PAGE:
Since I began writing, I’ve sold 186,085 books. Internationally. Think about that number. That’s a lot of people who have read my words and ideas. 186,085 readers are not a flash in the pan or the silly misguided efforts of some goofy farmwife. I know many other writers who have sold this, and more. The writers I know have worked very hard to write and sell their books. It’s taken me years to really understand the craft and trade of writing genre fiction.
People often say to me, “I have an idea for a book. How do I write it?”
I know many writers and we all get this comment from people. To us it says, “Yeah, writing a book isn’t a big deal. Just tell me a few things and I’ll be on my way.” Like it’s an afterthought in their lives. No big deal. Surely, we can knock out a little conversation and I’ll soon by publishing an award-winning book. After all, you did it. It must not be too hard.
And it’s true, anyone can write a book. But not everyone can do it well. That takes some serious work. This is what makes me think of a little story that’s told about Mozart. A young composer supposedly approached Mozart and said, “Herr Mozart, I am thinking of writing a symphony. How do I do this?” Mozart replied, “A symphony is a very complex musical form and you are still young. Perhaps you should start with something simpler, like a concerto.” The young composer said, “But Herr Mozart, you were writing symphonies when you were eight years old.” To which Mozart replied, “Yes, but I never asked anyone how.”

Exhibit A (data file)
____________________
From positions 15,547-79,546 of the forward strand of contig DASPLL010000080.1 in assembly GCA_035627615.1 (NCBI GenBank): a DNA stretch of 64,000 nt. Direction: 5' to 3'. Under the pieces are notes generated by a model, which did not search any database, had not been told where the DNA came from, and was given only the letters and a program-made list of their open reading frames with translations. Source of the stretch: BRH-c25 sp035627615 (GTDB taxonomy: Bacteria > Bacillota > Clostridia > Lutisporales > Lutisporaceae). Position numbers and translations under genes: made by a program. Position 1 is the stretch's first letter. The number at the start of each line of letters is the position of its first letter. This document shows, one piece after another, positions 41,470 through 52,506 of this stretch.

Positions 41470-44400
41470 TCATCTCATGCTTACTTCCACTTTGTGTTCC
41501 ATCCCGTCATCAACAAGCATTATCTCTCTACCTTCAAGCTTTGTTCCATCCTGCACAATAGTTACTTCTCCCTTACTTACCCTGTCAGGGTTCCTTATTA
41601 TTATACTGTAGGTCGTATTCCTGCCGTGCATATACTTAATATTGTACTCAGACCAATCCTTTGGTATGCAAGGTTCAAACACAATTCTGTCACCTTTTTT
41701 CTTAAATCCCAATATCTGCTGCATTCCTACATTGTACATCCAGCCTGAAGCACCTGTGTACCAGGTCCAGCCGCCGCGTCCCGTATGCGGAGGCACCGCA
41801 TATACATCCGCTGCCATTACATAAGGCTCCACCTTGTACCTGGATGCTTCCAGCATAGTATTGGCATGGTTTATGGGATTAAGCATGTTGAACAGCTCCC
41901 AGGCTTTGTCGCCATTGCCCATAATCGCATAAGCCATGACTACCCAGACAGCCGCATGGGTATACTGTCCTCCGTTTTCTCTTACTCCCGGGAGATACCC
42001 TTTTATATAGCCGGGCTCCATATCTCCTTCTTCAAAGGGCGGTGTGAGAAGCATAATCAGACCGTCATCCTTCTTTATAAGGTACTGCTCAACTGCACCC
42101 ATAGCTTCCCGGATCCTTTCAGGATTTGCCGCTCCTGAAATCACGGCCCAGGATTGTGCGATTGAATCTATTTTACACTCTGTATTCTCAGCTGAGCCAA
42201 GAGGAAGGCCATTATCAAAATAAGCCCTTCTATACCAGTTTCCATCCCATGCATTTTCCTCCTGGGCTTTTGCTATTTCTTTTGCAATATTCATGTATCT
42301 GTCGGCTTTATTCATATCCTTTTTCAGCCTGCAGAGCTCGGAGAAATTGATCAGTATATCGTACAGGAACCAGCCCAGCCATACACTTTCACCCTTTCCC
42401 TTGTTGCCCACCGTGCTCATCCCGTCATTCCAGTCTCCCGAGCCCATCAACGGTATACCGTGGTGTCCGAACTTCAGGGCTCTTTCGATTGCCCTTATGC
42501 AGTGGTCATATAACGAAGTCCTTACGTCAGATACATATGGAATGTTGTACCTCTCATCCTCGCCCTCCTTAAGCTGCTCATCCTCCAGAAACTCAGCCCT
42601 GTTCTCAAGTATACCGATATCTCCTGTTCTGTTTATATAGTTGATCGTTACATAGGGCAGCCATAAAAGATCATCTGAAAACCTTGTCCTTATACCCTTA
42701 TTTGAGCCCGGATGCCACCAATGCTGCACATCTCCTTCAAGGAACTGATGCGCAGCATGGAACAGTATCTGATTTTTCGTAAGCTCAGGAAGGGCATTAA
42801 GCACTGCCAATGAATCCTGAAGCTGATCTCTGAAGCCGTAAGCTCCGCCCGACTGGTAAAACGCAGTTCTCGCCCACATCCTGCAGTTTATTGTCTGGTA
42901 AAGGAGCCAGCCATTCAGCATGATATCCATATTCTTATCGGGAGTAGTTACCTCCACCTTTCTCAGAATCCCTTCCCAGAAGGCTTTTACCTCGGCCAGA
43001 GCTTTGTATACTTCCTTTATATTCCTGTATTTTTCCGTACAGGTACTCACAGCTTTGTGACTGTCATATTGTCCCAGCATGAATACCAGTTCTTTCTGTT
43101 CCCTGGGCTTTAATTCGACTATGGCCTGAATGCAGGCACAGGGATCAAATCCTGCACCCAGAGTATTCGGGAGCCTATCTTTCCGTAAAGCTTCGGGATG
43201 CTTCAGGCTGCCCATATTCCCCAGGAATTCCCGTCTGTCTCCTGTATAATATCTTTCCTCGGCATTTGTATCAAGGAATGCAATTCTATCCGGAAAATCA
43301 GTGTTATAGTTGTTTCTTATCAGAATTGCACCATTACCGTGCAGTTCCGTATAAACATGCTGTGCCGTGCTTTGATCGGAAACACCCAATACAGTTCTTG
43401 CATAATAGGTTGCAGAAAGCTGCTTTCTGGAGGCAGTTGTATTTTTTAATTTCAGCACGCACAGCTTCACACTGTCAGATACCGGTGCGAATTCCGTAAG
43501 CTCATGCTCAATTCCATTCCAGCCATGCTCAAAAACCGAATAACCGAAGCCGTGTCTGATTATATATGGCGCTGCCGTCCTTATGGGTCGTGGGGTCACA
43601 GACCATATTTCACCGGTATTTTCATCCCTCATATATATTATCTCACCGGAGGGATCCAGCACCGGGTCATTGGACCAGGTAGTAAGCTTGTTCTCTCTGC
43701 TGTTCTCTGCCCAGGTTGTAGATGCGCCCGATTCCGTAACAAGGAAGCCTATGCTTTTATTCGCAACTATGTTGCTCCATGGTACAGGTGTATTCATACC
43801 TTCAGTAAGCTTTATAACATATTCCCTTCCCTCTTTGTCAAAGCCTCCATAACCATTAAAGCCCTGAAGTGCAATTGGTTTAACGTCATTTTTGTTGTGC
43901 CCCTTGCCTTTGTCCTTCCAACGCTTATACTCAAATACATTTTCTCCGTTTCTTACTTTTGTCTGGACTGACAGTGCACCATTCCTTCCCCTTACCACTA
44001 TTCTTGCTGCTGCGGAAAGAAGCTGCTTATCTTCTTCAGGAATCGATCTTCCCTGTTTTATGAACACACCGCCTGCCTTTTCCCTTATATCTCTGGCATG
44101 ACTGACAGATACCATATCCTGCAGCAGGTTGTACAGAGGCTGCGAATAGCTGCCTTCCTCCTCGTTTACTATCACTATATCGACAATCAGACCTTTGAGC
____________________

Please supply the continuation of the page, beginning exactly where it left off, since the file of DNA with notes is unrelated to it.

This rings true for me. When I decided to write a book, there was a story in my mind. Day by day the story grew, and I could see the characters, envision the setting, and I even heard their voices, the cadence of their speech. I saw the wind blowing in their hair, heard the noises around them, and knew the words they would say, the things they would do. I’d begun to create these beings, their homes and lives. All that remained was to birth them onto the page. Push them out through my fingers.
Once I sat down at the typewriter, the words came effortlessly and kept tumbling out. My ability to type barely kept up with the ideas. I didn’t have any choice to write the book any more than a mother has a choice to deliver her baby. My stories wanted out and I labored to create them.
At the time I wrote my first book, I had no knowledge about how to write, or even a good command of spelling, which has always been my weak spot. I didn’t think about proper sentence structure, or grammar, or punctuation. None of it mattered to me at that point. I simply had to write.
When it was finished, much like bringing home a baby, I scrambled to figure out the rest. I held it out humbly to other readers and asked them to tell me what they thought of it. Some readers were too kind and could only say nice things. Others actually helped me. They mercifully told me where I made mistakes. I learned from them what didn’t make sense, and where gaping holes left confusion. Then I rewrote those passages, and sometimes even took out entire sections.
Then I came to realize I needed more help than just friends could offer me. I searched online to find out where there might be writing groups I could associate with. I found one and joined. Through that I met other writers and joined other writing groups. And by listening to other writers, reading their work, reading books they suggested to me, and constantly searching for articles, blogs, websites, people… anything and anyone who could teach me… I learned how to hone my writing skills. I learned the rules of writing, and about writing terms practicing writers know, like passive voice, point of view, inciting incidents, character arc, three-act structure, and so on.